Look Beyond the Label : The Truth about Organic Food

Look Beyond the Label : The Truth about Organic Food

April 2014

Lianne Beland

Organic food is not the same now as it was a few decades ago.  Typically, an organic food is certified organic by the USDA when it or its seed has not been genetically modified, free of artificial fertilizers and is completely free of pesticides.  Animals, on the other hand, are considered organic when they have not been genetically modified, are one hundred percent organically fed and are not always confined.  It is very unfortunate that nowadays, we can’t always fully trust a product that has been labeled as organic to actually be organic.  While shopping for organic foods, it is important to look beyond the label. 

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            First off, organic products have been recently trending more then ever.  We seek to become healthier, and by that, we seek to buy and consume natural and organic food.  As a society, we have noticed this growing trend, and thus, so have some of the biggest corporations in the world.  These corporations saw big opportunities for money in organic branding.  Consequently, most organic brands nowadays have been bought out and are now owned by corporations such as Coca Cola, Cargill, Nestle, Pepsi etc…  When these companies buy out organic farms and business, they tend to reduce the importance of organic ingredients that was originally placed in the product.  Not to mention they often seek for cheaper, alternative ingredients. 

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Shopping locally is always your best bet at finding organic products.  It is important to know that not all farmer’s markets carry organic produce.  When grocery shopping in these types of markets, try to look for a USDA seal, or go even further and contact the National Organic Program to be certain that they are indeed organic.  Shopping in farmer’s markets and other independently owned stores or farms is your best bet at finding actual organic products, as opposed to shopping in chain grocery stores.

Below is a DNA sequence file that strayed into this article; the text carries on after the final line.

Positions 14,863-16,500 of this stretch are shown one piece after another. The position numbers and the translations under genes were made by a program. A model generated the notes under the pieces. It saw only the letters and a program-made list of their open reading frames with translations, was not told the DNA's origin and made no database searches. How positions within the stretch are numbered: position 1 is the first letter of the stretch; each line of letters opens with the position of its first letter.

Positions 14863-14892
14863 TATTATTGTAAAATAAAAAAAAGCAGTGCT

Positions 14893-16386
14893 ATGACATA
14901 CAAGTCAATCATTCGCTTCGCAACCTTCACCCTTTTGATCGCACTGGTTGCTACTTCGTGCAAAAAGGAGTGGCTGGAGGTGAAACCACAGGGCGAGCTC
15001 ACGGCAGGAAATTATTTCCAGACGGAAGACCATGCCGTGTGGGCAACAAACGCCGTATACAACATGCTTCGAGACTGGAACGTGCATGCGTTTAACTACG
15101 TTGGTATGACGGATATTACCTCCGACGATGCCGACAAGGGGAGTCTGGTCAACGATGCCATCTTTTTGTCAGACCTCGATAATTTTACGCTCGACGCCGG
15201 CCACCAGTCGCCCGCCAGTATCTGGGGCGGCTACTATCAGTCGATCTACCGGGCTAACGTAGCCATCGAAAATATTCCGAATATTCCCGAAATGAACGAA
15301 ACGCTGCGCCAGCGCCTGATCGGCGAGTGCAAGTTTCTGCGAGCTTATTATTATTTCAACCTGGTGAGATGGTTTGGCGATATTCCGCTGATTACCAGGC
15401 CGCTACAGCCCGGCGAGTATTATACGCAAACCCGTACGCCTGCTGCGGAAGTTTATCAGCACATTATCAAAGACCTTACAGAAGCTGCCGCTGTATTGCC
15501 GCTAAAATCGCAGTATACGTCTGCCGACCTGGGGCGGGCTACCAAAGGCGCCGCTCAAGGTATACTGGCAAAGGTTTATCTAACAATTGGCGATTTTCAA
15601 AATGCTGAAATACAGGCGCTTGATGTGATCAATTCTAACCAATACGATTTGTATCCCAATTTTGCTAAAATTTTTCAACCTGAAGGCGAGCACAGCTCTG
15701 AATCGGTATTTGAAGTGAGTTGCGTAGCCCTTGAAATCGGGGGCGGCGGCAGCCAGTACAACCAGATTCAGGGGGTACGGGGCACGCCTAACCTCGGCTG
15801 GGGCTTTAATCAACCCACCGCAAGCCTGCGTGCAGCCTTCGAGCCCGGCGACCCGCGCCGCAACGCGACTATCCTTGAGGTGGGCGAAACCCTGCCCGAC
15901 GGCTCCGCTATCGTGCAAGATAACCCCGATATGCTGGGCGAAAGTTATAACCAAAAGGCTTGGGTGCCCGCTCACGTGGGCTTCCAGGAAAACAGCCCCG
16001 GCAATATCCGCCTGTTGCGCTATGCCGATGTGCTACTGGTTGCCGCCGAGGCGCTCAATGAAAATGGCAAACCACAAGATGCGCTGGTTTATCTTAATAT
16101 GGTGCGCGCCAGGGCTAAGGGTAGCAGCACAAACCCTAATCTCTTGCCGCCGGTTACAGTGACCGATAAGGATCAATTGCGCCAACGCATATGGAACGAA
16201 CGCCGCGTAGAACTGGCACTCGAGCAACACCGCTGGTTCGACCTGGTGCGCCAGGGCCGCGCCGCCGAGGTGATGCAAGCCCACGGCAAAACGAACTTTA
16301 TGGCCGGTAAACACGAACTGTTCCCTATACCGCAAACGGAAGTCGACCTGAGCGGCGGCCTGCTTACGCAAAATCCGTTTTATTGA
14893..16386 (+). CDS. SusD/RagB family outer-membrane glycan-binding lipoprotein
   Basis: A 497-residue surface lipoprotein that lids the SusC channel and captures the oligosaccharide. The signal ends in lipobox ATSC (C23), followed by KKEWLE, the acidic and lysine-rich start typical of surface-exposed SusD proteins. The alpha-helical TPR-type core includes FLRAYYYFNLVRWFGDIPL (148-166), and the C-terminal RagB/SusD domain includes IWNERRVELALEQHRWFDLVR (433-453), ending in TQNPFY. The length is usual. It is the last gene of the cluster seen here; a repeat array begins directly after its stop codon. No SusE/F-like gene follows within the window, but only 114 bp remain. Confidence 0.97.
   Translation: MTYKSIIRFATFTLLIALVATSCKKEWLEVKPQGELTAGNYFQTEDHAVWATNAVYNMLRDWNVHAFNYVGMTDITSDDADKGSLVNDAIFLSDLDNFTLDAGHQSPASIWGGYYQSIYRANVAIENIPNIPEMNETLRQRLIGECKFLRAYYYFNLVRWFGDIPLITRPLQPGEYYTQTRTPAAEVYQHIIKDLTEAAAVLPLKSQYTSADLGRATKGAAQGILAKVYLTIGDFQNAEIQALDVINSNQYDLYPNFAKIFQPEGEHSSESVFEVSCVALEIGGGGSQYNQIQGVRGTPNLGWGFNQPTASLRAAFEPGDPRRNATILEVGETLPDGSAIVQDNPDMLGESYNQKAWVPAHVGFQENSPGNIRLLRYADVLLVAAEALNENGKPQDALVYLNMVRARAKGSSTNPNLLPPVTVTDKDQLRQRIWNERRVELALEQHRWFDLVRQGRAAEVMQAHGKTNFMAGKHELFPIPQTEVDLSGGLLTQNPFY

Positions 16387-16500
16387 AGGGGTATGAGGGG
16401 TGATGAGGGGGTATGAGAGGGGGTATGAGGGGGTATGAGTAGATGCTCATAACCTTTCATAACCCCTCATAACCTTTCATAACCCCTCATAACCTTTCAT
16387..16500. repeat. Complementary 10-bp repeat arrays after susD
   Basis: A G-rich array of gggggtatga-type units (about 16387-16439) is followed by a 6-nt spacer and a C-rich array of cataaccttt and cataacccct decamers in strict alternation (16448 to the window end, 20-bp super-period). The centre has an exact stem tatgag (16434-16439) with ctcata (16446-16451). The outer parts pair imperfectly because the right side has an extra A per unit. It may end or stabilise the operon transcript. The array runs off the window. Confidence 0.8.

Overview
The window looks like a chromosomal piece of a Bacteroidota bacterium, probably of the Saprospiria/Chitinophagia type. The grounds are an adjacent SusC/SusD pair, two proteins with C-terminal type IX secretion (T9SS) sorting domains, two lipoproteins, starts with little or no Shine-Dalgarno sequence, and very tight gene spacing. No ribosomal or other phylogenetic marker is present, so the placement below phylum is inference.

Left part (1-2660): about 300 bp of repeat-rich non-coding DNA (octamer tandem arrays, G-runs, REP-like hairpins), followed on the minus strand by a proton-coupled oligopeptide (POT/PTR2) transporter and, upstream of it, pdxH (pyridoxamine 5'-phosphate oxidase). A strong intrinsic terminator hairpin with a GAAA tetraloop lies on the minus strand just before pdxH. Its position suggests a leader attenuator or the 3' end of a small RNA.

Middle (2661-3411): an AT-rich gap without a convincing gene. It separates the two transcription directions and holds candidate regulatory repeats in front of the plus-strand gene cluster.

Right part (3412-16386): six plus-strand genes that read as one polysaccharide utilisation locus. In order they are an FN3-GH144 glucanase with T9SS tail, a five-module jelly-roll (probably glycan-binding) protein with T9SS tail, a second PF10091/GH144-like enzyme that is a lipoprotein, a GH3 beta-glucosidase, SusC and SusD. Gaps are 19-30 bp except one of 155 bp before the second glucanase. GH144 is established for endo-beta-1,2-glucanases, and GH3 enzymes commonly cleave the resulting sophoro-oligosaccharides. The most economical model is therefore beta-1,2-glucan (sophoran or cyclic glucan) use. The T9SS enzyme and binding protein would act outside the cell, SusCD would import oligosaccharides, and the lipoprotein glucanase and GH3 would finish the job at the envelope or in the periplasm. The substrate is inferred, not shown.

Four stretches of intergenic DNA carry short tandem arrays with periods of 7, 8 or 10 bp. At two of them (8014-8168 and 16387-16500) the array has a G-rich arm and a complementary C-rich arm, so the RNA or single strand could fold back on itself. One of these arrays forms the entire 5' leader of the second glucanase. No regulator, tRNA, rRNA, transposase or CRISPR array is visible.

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While shopping in bigger, chain grocery stores, it is important to be aware that these stores generally sell products from large, organic factory farms, which are not the same as family owned businesses.  If you choose to shop for organics in bigger grocery stores, be aware that there are over two hundred and fifty non-organic ingredients that are allowed in organic products.  Although these ingredients have been proven to be un-harmful towards human beings, they are certainly not organic.  Thus, even though we are consuming these ingredients that aren’t causing us any harm, there is still a feeling of betrayal when an organic-labeled food is in reality, not fully organic. 

 Workers at US farmer Mike Fox's packing plant sort spring onions on his vegetable farm near Mexicali

Try to familiarize yourself with these ingredients and research the certifications of the brands you are supporting when purchasing food.  Look beyond the label, and even beyond the ingredients listed on the back.    

 

 

 

 

 

 

Sources:

  1. http://www.redbookmag.com/recipes-home/truth-about-organic-foods
  2. http://www.arizonafoothillsmagazine.com/valleygirlblog/fitness-health/before-you-buy-the-truth-behind-organic-foods/
  3. http://www.policymic.com/articles/82881/the-truth-about-who-owns-organic-food-companies-in-one-chart
  4. http://www.huffingtonpost.com/carolyna-de-laurentiis/misleading-food-labels_b_2627388.html
  5. http://www.alternet.org/story/143647/who’s_really_behind_organic_food_brands_like_amy’s_and_odwalla

 

 

Photo Sources:

 

  1. http://mylipgloz.files.wordpress.com/2010/11/organic_and_natural_symbolbigstockphoto.jpg
  2. http://www.ams.usda.gov/images/tm/4colorsealgif.gif
  3. http://images.realtytoday.com/data/images/full/6307/factory-farming.jpg
  4. http://www.livingintherealworld.net/healthy/wp-content/uploads/2011/07/boulder-chips-ingredient-list.jpg